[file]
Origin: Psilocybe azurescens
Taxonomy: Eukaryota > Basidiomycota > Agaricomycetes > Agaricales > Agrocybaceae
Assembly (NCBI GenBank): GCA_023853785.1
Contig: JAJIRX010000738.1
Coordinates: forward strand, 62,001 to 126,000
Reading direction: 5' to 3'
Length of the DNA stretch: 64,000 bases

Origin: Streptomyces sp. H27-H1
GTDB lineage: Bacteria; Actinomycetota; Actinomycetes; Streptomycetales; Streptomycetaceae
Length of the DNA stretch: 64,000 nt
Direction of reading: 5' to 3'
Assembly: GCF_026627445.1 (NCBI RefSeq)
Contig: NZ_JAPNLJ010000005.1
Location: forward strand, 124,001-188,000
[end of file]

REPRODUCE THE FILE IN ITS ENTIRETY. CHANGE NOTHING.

Origin: Psilocybe azurescens
Taxonomy: Eukaryota > Basidiomycota > Agaricomycetes > Agaricales > Agrocybaceae
Assembly (NCBI GenBank): GCA_023853785.1
Contig: JAJIRX010000738.1
Coordinates: forward strand, 62,001 to 126,000
Reading direction: 5' to 3'
Length of the DNA stretch: 64,000 bases

Origin: Streptomyces sp. H27-H1
GTDB lineage: Bacteria; Actinomycetota; Actinomycetes; Streptomycetales; Streptomycetaceae
Length of the DNA stretch: 64,000 nt
Direction of reading: 5' to 3'
Assembly: GCF_026627445.1 (NCBI RefSeq)
Contig: NZ_JAPNLJ010000005.1
Location: forward strand, 124,001-188,000